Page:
Serena Williams bounced back from an injured ankle to sweep into the Australian Open third round on Thursday, but now has a fat lip to worry about after hitting herself in the face.
The 15-time Grand Slam winner and third seed rolled her ankle on Tuesday but moved freely in her 6-2, 6-0 defeat of Spain's Garbine Muguruza and said the injury felt better than she hoped.
"I didn't feel anything today," she said after plenty of ice and massage on the ankle and painkillers to dull any discomfort.
"Obviously when you go out to play you're heavy on adrenaline and you're really pumped up. Usually I feel injuries after the match, but so far, so good. I felt pretty much better than I ever dreamed of expecting to feel."
Williams though remained in the wars after smashing herself in the face with her racquet while going for a lob at full stretch against Muguruza, a mishap that drew blood and left her dabbing her lip.
"I just busted it, busted it wide open," she said of the lip.
"I think it happens to everyone, but I have never busted it wide open like that. So, yeah, I was like, 'Oh, no, I can't have a tooth fall out.' That would be horrible.
"I don't know why my racquet was even in my face," she added. "I mean, it's like I have been playing tennis far too long to hit myself. I'm like, come on Serena, pull yourself together."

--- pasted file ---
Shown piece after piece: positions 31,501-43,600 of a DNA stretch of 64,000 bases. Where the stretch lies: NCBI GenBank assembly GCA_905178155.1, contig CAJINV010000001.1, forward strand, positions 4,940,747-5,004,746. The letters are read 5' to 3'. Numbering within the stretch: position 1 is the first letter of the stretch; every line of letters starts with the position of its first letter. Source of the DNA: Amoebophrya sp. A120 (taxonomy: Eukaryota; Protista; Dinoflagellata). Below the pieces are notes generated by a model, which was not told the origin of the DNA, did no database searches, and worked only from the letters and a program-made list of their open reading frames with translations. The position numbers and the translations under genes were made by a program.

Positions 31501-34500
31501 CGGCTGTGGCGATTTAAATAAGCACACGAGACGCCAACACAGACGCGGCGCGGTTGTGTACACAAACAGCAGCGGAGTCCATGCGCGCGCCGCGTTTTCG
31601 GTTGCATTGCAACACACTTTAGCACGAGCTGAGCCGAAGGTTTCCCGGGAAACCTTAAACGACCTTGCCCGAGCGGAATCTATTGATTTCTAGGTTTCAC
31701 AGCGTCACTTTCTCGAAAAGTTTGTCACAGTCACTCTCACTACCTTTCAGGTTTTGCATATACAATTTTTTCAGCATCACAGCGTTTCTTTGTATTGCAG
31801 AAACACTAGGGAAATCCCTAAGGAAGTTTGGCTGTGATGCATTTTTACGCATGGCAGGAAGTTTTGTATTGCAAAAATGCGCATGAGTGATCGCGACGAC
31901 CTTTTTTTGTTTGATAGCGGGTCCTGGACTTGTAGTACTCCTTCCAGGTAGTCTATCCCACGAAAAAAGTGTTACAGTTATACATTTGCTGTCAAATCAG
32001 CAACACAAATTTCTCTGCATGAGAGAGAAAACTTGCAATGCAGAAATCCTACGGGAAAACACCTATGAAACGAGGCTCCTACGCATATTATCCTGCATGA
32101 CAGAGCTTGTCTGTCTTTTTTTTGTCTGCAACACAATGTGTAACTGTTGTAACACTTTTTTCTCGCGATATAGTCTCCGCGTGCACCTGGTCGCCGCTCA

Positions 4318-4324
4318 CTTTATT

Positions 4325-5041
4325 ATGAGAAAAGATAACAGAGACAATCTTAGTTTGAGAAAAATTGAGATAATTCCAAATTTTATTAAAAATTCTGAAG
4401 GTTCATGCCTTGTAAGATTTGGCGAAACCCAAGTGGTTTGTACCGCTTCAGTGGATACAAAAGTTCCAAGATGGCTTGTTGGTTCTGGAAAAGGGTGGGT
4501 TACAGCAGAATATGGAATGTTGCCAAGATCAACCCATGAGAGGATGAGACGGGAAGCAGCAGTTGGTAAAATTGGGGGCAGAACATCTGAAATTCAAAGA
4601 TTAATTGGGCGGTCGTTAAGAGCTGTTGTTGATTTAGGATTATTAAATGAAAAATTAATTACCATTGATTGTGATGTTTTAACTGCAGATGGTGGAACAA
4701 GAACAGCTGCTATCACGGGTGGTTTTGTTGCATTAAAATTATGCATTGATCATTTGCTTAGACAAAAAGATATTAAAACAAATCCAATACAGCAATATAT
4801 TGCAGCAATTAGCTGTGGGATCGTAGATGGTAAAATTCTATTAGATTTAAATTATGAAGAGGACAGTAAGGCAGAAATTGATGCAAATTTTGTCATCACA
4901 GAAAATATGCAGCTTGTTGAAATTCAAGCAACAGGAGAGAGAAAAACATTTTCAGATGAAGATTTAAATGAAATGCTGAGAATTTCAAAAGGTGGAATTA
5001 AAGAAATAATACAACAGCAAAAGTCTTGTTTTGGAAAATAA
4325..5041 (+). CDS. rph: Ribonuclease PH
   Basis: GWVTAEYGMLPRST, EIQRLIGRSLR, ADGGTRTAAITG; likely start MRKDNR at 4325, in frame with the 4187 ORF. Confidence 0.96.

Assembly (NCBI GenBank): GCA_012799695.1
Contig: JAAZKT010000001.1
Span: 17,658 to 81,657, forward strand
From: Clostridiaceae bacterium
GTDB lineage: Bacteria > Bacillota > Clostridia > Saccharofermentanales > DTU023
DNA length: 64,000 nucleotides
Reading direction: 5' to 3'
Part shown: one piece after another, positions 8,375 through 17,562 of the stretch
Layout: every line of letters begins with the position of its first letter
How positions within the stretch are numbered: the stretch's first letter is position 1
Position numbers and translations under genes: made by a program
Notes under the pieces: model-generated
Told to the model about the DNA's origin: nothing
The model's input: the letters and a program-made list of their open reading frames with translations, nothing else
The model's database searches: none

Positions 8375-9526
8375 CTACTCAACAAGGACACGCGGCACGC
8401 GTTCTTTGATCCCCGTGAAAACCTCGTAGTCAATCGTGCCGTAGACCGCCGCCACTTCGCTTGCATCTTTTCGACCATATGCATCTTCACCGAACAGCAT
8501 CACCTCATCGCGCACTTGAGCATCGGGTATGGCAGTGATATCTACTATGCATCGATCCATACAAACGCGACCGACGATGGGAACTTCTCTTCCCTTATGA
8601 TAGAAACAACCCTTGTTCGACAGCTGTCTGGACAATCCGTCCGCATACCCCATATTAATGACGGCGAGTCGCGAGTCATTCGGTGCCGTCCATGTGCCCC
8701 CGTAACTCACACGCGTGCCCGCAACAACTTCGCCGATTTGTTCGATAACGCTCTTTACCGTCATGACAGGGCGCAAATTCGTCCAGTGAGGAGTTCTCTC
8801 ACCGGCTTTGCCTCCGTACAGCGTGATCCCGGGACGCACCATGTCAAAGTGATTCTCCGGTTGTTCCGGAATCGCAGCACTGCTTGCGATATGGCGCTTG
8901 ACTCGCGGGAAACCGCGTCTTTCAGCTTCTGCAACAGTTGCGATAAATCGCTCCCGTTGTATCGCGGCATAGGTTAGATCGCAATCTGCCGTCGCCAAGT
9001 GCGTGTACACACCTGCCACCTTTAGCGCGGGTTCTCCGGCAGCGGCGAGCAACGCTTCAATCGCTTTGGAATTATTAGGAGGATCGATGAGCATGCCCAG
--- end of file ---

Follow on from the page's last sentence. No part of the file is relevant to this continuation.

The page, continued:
Asked if she felt she was having bad luck in Melbourne, she replied: "I'm on the up and up, I feel. It can only get better from here."
Gunning for a sixth Australian title, Williams, who has admitted she's eyeing the first calendar-year Grand Slam since 1988, showed little sign of the ankle problem in her workout against Muguruza.
She had never before played the 112th-ranked Spaniard, who was making her tournament debut, and she raced to a 2-0 lead before some uncharacteristic forehand errors allowed Muguruza to hold serve and get off the mark.
The American wasn't at her best and then hit herself in the face in the sixth game. But she rallied to break once more for 5-2 and held for the set.
The second set opened with a marathon 18-minute game, with Williams finally prevailing to break. Any fight left in the Spaniard disappeared with the American taking only 19 more minutes to reel off the last five games.
Despite the scoreline, Williams said Muguruza, 19, had a bright future.
"I thought she played really well. I actually thought she improved as the match went on. She was blasting balls for winners and she has a pretty big serve," she said.
"I didn't know anything about her game, so it was one of those players I had to see in warm-up and see in the first two games how she would play.
"But I thought she played really well, and she's only 19. I think she can do really well."
She next plays Japan's Ayumi Morita, who beat German Annika Beck, and if the draw goes to plan is scheduled to meet world number one Victoria Azarenka in the semi-finals.